The shock throughout much of the nation still hasn’t worn off, but people are now getting used to the reality: Unless the Electoral College makes a radically monumental decision when it meets on Dec. 19, Donald Trump will become the 45th President of the United States.

Since his election last week, he’s been revealing, little by little, the policy changes he expects to enact. The most pronounced was regarding the Affordable Care Act. Trump has said he wants to keep parts of the law intact, like the provision preventing insurers from denying coverage for pre-existing conditions, and another allowing children to stay on their parents’ health plans until age 26. He’s also backed down on insisting that 11 million undocumented immigrants would be pushed out of the country on day one of his presidency, softening that to his estimate of 3 million who he believes are criminals, and he is vague on those who are not.

He spoke about these and other things on CBS in an interview with 60 Minutes Sunday night, his first since the election, but it doesn’t mean that a Trump presidency is any less dangerous than what people are fearing and if he’s going to be the “president for all Americans,” as he said during his victory speech, then he has a long way to go to make people feel secure in that statement.

During the interview, Lesley Stahl asked him about the thousands of protesters in the streets, angry that the nation has elected what comedian Dave Chappelle called on Saturday Night Live an “Internet troll,” whose campaign was wrought with incendiary, racist rhetoric, misogyny, and offenses toward nearly every demographic in the country except his own, White males, who along with White women, catapulted him into the presidency. Trump had only this response:

Don’t be afraid. We are going to bring our country back. But certainly, don’t be afraid. You know, we just had an election and sort of like you have to be given a little time. I mean, people are protesting. If Hillary had won and if my people went out and protested, everybody would say, “Oh, that’s a terrible thing.” And it would have been a much different attitude. There is a different attitude. You know, there is a double standard here.

He answered Stahl’s follow-up question on xenophobic harassment by his supporters in the wake of the elections by saying he’d heard little about them and that’s what is scary. His simplistic response was patronizing to the millions who have been in fear since last Tuesday.

I am so saddened to hear that. And I say, Stop it. If it– if it helps. I will say this, and I will say right to the cameras: Stop it.

In elementary school, do you remember how many bullies stopped beating up and intimidating kids just because a teacher said, “Stop it.” None? That’s right, they didn’t stop in my elementary school either.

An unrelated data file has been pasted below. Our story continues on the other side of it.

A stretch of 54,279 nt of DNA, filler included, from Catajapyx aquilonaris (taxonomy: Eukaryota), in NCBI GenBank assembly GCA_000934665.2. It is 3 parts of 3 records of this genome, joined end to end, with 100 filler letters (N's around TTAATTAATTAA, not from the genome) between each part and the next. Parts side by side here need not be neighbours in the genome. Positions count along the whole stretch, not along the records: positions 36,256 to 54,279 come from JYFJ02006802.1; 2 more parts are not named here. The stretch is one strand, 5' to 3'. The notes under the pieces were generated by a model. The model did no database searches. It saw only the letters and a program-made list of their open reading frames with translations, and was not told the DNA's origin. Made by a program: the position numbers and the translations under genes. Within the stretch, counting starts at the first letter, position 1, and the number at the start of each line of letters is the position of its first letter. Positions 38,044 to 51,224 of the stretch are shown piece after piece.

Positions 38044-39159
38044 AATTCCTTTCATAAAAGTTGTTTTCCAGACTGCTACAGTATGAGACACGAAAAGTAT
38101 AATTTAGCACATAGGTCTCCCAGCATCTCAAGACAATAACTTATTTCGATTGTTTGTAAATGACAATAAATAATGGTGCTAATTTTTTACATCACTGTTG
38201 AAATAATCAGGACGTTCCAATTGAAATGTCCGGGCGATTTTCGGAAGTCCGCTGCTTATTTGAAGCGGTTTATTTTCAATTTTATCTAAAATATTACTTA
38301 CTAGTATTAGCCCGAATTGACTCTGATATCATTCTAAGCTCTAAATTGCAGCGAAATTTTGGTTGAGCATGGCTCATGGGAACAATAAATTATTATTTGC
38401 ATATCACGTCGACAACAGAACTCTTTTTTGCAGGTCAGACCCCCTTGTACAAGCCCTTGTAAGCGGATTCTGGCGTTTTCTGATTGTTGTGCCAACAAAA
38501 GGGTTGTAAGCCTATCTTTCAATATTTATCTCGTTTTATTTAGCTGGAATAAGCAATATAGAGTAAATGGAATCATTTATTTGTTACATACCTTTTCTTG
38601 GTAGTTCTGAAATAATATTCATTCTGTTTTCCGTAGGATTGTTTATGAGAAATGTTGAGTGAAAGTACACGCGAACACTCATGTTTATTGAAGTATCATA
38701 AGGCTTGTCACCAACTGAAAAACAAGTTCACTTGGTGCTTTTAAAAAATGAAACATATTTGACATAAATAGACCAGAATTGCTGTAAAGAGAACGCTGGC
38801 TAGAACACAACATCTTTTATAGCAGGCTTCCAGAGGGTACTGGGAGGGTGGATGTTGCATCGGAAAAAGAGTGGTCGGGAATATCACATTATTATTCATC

If Stahl had time, it would have been nice to hear her ask about whether or not Trump feels that he has emboldened violent racist sentiments — which have always existed, but now seem to be given a platform that George W. Bush, or even Ronald Reagan’s election did not give them. That Trump only said “Stop it,” seems like he’s only saying, “You bad kids behave yourselves, while I go fix us some peanut butter sandwiches.”

Meanwhile, just as an example, anti-Muslim retribution has jumped across the nation since the night of the election. Muslims were one of Trump’s primary targets during his campaign and have been a focal point of hate since 9/11. In California, a Muslim student at San Jose State University had her hijab pulled off by an attacker who choked her as well. In New York, Trump graffiti was scrawled on an Islamic prayer room door at New York University.

“Stop it,” is not going to protect people who are being intimidated like this and near silence from the man who will be leading the nation very soon is basically giving them a nod to keep up this and worse types of violence.

But a president doesn’t do his job by himself. He surrounds himself with advisors and surrogates and in this case, at least one of Trump’s picks seems to indicate that not much will be done to stem incidents like these.

For example, Trump’s choice for chief strategist is Steve Bannon, who ran the alt-right web platform until quitting to be a part of the Trump campaign. But while at Breitbart, one of Bannon’s gems was perpetuating a conspiracy theory during his Sirius XM radio show that former Hillary Clinton aide Huma Abadin was tied to Muslim terrorists, something easily discredited, but an example of what types of people Trump is willing to surround himself with in the new job.

So how can Trump be a president for all Americans if he has aides who are willing to spread political disinformation and not even walk it back when it’s proven to be untrue? Bannon’s hijinks at Breitbart went even further when he pushed it to the extreme right. Stories on the website included pieces that defended the Confederate battle flag, and that warned readers that young Muslim-Americans are consistently linked to terrorism.

Perhaps Trump’s selection of the more moderately conservative Reince Priebus as White House Chief of Staff will balance out the Bannon pick. But that remains to be seen as more decisions are coming soon as to who will be a part of the new administration.

In the meantime, what the nation needs are the types of assurances that Trump has not given. Sure, President Obama and Hillary Clinton have urged us to get behind the President-elect and help move the country forward, but people are afraid to do that when the coming commander-in-chief has only softened the racial rhetoric that boosted him into office in the first place, and chooses a top advisor whose own agenda runs contrary to how the nation is becoming more diverse and less socially myopic in scope.

Madison J. Gray is Digital Managing Editor of and Follow him on Twitter @madisonjgray.